10. What 6th/5th rate ship do people want in the game that's currently not being worked on by the developers or another Player. I'm going to dust off my Maya and start a new project for fun ( looking to do a ship with plenty of references)
  11. I know I know, wikipedia isn't the best source when it comes down to it...but is there any data to back up the claim on wikipedia that the pickle actually had 8 12 pounder cannonades? https://en.wikipedia.org/wiki/HMS_Pickle_(1800) also, where is my figurehead!!!!!!! (kidding)
  12. The first time Ive seen this ship I fell in love to her. Its a little ship of the line - maybe the smallest SoL the dutch ever bothered to launch. (her class at least). But there appears to be no plans whatsoever. There are several plans of 50 gun SoLs but most of them just dont have the flavor of this particular vessel. https://www.rijksmuseum.nl/en/collection/NG-MC-656 If the real plans dont exist Id really love to see a 44 gun twodecker without any ewatherdeck guns. Means there is no prominent forecastle or quarterdeck. The image above has those two parts very suttle. Nothing "in your face" about it imo. Her sides look very clean. Maybe someone has plans to her or maybe knows some more about this class of ships. I am eager to learning more about her!
  13. found a unnamed 74 gun in a book about ships in diffrent time periods sadly the twats didnt include any sources so i have no idea about the nation or name. any ideas?
  14. Paint schemes on ships throughout history.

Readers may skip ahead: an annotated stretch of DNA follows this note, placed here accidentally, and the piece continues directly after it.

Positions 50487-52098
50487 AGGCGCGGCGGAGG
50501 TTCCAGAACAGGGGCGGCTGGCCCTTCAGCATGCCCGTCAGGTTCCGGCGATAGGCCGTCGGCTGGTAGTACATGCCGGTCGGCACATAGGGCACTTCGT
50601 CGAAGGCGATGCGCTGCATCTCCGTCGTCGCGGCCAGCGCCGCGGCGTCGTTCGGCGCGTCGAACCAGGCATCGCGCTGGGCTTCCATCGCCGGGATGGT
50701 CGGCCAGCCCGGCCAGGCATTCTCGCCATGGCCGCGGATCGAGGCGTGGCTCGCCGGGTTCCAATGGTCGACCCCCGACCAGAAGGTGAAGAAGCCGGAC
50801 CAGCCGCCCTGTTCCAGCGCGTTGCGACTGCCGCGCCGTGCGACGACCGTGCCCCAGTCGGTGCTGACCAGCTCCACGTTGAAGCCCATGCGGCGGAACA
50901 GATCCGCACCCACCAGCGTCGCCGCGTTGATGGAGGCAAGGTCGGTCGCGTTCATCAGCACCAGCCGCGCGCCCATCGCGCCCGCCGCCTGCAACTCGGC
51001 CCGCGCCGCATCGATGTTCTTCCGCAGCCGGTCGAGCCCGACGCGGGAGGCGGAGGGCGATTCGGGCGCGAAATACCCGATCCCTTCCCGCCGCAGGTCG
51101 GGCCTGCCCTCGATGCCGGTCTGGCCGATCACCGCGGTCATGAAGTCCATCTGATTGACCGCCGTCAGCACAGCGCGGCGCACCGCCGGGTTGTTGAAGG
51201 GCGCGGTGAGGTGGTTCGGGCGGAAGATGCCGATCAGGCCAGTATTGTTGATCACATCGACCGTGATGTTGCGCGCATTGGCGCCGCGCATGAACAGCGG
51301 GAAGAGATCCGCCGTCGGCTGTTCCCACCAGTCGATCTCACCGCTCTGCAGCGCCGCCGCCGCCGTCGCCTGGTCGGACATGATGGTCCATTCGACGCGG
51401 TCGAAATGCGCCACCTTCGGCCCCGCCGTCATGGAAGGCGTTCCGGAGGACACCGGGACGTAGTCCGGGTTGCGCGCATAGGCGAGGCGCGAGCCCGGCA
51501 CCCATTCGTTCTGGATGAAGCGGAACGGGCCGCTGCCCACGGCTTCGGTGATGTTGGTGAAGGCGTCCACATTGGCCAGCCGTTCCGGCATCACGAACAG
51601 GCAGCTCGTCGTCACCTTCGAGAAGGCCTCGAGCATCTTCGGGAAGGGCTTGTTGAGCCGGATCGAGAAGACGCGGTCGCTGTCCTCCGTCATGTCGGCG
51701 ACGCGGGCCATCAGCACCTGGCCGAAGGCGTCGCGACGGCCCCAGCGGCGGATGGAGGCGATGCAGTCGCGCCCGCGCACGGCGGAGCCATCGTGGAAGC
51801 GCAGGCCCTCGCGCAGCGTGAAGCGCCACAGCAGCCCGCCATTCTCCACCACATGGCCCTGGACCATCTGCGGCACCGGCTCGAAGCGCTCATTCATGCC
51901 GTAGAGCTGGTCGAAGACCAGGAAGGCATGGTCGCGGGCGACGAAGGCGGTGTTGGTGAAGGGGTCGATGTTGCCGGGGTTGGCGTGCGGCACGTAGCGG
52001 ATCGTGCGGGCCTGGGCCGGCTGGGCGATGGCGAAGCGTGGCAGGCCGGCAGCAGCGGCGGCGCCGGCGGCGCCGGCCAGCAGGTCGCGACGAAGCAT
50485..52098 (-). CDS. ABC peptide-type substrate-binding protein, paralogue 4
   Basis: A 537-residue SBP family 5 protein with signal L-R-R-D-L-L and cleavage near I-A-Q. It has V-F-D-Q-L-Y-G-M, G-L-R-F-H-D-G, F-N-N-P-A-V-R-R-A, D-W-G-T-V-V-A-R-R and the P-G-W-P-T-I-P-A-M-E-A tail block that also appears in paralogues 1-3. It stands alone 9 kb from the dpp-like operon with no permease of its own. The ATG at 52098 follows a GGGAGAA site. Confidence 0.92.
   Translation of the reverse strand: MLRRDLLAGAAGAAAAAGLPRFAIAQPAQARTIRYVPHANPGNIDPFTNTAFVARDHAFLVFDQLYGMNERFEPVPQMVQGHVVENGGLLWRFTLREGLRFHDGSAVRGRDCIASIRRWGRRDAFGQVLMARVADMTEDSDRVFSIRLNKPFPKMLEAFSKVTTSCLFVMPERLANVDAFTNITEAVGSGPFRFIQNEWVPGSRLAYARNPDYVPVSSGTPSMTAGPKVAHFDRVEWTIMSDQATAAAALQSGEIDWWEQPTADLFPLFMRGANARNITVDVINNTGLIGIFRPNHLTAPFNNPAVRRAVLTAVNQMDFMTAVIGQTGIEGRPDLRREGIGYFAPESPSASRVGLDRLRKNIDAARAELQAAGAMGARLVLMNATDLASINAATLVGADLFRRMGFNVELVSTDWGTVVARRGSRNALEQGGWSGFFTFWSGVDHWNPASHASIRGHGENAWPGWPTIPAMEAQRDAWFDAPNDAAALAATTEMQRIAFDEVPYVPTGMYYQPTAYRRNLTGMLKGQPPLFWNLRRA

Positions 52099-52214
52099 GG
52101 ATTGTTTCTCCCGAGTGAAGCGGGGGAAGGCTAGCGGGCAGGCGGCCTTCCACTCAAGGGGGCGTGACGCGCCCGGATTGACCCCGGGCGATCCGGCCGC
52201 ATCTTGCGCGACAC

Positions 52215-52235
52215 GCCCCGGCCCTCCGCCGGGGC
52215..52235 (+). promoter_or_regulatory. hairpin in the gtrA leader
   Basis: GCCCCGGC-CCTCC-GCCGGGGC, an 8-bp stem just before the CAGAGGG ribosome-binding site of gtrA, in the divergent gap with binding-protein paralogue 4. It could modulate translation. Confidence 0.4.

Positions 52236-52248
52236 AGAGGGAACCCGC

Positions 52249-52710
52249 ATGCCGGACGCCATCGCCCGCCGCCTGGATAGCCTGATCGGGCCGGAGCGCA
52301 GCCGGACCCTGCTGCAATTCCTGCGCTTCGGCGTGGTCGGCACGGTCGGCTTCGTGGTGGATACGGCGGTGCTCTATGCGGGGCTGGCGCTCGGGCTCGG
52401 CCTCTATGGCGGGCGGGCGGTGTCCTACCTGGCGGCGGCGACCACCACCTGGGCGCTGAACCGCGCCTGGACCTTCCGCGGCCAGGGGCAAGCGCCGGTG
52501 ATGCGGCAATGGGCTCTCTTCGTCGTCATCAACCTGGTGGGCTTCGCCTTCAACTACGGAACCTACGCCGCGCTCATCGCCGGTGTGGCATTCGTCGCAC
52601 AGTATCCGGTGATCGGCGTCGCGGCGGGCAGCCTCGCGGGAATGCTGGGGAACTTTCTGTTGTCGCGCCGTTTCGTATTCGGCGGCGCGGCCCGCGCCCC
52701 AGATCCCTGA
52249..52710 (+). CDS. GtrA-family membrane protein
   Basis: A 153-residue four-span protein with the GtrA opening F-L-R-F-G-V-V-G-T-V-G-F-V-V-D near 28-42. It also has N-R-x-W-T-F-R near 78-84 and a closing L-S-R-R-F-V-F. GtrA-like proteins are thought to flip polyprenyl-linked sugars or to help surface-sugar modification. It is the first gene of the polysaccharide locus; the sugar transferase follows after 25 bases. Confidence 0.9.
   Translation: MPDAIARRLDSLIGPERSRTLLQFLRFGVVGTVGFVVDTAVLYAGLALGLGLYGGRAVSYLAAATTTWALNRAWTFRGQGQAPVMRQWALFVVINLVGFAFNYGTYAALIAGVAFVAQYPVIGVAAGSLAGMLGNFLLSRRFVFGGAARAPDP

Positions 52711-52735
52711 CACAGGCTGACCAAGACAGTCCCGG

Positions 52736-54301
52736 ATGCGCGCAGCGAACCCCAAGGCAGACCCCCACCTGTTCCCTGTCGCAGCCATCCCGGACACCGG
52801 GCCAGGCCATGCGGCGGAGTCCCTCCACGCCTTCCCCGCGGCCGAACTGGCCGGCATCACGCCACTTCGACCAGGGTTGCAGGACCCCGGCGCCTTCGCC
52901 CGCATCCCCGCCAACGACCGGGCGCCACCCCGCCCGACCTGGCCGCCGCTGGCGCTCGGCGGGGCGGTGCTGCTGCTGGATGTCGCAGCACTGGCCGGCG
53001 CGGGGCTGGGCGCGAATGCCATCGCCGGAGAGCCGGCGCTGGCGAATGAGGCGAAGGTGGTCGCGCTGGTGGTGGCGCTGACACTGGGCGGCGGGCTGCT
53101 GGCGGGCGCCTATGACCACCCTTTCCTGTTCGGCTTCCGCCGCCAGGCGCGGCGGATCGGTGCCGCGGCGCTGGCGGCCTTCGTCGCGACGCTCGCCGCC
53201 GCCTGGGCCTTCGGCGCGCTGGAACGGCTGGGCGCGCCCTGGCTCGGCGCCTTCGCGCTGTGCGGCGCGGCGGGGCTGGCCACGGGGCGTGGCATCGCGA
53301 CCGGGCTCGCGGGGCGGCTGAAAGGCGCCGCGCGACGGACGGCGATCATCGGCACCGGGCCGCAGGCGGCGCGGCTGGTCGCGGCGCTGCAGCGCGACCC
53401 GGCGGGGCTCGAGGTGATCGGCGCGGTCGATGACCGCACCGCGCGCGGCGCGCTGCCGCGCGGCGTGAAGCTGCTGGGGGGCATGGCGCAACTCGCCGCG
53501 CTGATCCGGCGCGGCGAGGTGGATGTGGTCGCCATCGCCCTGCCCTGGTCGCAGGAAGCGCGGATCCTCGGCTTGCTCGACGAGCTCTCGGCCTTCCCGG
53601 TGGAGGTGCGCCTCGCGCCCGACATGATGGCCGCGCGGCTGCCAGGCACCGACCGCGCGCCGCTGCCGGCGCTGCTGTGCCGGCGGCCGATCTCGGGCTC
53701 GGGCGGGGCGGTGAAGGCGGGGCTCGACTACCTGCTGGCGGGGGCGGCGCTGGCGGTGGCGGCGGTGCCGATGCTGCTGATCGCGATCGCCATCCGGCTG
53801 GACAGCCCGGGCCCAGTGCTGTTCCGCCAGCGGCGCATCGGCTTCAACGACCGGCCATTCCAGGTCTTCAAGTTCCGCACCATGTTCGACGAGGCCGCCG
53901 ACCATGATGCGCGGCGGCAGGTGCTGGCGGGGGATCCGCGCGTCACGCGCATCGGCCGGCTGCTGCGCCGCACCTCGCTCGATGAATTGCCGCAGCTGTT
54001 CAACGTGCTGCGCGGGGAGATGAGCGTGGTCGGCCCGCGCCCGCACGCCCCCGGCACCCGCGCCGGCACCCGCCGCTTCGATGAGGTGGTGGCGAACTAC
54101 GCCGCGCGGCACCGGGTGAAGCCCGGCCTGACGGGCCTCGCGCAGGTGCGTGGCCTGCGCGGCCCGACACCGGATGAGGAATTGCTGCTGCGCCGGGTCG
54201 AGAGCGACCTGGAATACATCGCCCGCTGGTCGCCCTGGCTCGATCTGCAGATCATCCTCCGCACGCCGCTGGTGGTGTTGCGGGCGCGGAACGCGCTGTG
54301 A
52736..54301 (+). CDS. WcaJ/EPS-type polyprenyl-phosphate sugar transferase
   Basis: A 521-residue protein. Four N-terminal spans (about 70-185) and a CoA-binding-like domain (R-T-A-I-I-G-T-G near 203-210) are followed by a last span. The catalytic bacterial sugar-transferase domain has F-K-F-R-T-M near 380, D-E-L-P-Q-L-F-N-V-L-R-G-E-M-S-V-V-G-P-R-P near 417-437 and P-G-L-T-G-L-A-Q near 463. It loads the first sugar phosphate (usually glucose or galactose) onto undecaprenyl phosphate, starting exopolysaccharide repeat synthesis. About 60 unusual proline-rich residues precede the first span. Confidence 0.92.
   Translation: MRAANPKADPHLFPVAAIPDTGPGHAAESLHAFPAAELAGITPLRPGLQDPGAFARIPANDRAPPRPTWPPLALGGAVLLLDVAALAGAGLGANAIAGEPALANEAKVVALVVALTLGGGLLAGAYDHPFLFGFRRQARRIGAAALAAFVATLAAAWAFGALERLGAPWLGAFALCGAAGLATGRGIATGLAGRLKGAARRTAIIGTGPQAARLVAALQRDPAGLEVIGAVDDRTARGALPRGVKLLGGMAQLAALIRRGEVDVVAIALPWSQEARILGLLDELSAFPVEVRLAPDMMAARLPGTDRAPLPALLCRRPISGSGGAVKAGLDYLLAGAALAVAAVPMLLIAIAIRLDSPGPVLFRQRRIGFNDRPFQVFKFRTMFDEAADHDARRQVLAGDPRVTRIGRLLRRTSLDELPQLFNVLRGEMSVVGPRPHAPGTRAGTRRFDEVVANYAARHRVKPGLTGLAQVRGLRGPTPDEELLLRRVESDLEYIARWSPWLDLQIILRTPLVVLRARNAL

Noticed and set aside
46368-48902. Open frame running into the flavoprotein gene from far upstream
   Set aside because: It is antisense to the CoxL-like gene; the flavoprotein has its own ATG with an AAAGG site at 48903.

15. Well the title says it all.. Why dont we have plans for the téméraire class 74 gunners? After all she was the 74 gunner of the time. No other 3rd rates were ever build in such numbers off one construction plan.. I did a bit of research the days but could not find satisfying plans. nowhere in the webz I was around. armament?: (and remember that a french 36pd is 38.8 british pd) 28 x 36pd 30* 18pd 12 x 8pd + 4 x 36pd Carros (or 4x8pd as well as on the quarterdeck) __ total: 74 guns (as of 1783, launchdate of temeraire) 700 men compliment. I know its not the greatest of all sources but Wikipedial actually has a good page about the Temeraire class ships with good general information. Also threedecks.org has a good list of ships here Lead ship: Téméraire If there is "one" french ship missing. Its this class.
  16. Hey guys i posted this in a discussion about carronades but thought it deserved its own thread. https://docs.google.com/presentation/d/1NF_NYwhMjD81wQkU9Ce-k0tOngRN4PxXot2nH5FfxGQ/edit?usp=sharing This is a chapter in one of my books 'The Frigates' which cover the essex in her prime. If there is much interest i may post another slideshow with pictures and diagrams of interest concerning her. Cheers Dazed Edit. Sorry about the flash